John Huish is director of campus design and construction at the University of Utah, Salt Lake City, Utah. Pete van der Have is director of plant operations at the University of Utah; he currently serves as APPA's President.
Recently, Facilities Manager magazine had an opportunity to visit the University of Utah. We took this opportunity to talk John Huish, director of campus design and construction, and Pete van der Have, director of plant operations, both at the "U." The focus of the dialogue was on value management. What follows is a representation of the discussion.
FM: What does the term "value management" mean to you?
PV: To me, it represents an involved, an intense process where a group of professionals, of diverse disciplines, work together to design a better facility for a given budget. As a goal to be achieved, the initials VM stand for "value management." We don't just go through the process to meet a budget, although sometimes it might be, nor is it purely to improve on the proposed design. To me, and I believe to most of our physical plant staff, it represents a clear opportunity to make a measurable contribution to the design and function of a building over which we'll have responsibility for 50 years after the designers and the contractors leave.
On "our side of the fence," we first started participating in these sessions about nine years ago. Rumor had it they did occur prior to that time they just didn't invite "those maintenance guys." In other words, we did not get to play back then. Now, we are a full and equal partner in the discussions and the decision making process.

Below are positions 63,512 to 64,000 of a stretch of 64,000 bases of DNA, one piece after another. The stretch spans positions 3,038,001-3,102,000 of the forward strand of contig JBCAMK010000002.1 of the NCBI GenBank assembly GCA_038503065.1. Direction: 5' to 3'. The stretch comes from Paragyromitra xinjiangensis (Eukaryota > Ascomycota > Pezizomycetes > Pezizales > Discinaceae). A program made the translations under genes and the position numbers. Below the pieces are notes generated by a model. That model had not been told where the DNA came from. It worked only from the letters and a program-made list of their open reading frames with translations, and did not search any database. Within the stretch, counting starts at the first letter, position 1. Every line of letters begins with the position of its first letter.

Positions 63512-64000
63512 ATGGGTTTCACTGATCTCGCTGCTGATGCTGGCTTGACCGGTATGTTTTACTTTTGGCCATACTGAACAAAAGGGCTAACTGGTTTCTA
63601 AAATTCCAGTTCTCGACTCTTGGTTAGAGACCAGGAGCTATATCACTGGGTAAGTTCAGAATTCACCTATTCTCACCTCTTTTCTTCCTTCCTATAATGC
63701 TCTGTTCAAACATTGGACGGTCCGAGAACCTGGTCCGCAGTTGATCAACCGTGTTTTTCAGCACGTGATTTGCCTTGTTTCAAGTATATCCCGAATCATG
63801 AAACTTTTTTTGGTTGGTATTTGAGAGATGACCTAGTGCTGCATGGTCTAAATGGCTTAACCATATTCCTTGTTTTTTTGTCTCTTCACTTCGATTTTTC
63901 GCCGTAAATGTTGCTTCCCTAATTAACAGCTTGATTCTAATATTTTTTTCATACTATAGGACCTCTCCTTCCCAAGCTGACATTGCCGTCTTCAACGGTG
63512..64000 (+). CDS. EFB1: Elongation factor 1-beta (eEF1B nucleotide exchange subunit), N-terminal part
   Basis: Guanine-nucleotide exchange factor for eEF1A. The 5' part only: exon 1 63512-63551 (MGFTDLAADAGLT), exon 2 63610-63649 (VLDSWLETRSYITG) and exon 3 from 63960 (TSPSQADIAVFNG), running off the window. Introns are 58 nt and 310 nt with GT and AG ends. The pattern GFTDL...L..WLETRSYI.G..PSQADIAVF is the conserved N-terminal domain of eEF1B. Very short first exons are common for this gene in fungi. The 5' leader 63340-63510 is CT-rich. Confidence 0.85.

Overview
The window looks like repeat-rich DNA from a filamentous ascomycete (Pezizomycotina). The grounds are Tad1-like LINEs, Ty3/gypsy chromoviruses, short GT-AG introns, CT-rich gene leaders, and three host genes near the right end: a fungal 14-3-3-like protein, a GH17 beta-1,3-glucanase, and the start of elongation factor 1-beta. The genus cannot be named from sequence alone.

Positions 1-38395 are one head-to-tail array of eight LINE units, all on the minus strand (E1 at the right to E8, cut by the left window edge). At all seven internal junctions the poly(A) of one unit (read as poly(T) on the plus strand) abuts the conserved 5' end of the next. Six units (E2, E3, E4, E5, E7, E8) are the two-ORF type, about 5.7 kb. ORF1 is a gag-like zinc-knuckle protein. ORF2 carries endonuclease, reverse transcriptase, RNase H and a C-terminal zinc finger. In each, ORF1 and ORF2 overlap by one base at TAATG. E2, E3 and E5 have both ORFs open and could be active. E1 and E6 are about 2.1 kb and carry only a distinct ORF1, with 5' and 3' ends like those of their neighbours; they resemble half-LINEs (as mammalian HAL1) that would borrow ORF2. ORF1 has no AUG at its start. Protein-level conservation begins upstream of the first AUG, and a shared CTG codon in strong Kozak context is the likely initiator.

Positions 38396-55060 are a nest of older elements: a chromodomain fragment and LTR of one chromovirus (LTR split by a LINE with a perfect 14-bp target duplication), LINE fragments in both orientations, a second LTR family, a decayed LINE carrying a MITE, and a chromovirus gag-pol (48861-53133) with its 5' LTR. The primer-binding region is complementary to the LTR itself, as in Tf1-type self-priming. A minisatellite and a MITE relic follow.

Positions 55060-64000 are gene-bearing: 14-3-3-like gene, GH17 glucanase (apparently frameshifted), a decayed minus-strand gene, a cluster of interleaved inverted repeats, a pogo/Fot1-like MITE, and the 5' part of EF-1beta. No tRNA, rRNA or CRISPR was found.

JH: I'm a licensed architect, and some of the traditional meanings of VM (or VE for "value engineering," as it was once called) for an architect are negative. Now that I represent a large institutional user group, my own concepts of VM have transcended these traditional ideas about it. Now VM means several things to me. A few key words immediately come to mind:
Prior to regularly scheduled value management sessions, our department was charged with scheduling plan reviews on our major capital projects, as was our "parent" agency at the state level, the Division of Facilities Construction and Management, who likewise undertook lengthy reviews of contract documents. (Yes, we are one of the few universities in the country to be "blessed" with a state facilities agency providing oversight on our large projects.) VM replaces the formal plan reviews, which seemed to take forever. We had to insist that each reviewer keep a list of comments that described the notations made on the review sets. A project manager then had to retrieve these lists and combine them into a lengthy list to go over with the architect. Items with which the architect disagreed had to be taken back to the reviewer for discussion, and so on. You can imagine how involved and time consuming this process was. It took so long that much of the review comments were dropped, obviating their purpose. Criticism continued to flow back to us that review comments were ignored, that the consultant was still free to specify whatever, etc. All this time the wall between Plant Operations and CD&C grew. The process was feeding an already maligned network.
The decision meeting part of a VM session has now replaced the old, cumbersome review process. Now rather than criticize, we reach consensus through a healthy critique of a project, whereby we assert our individual proj-ect requirements. And we do this with the VM process. It's a great vehicle.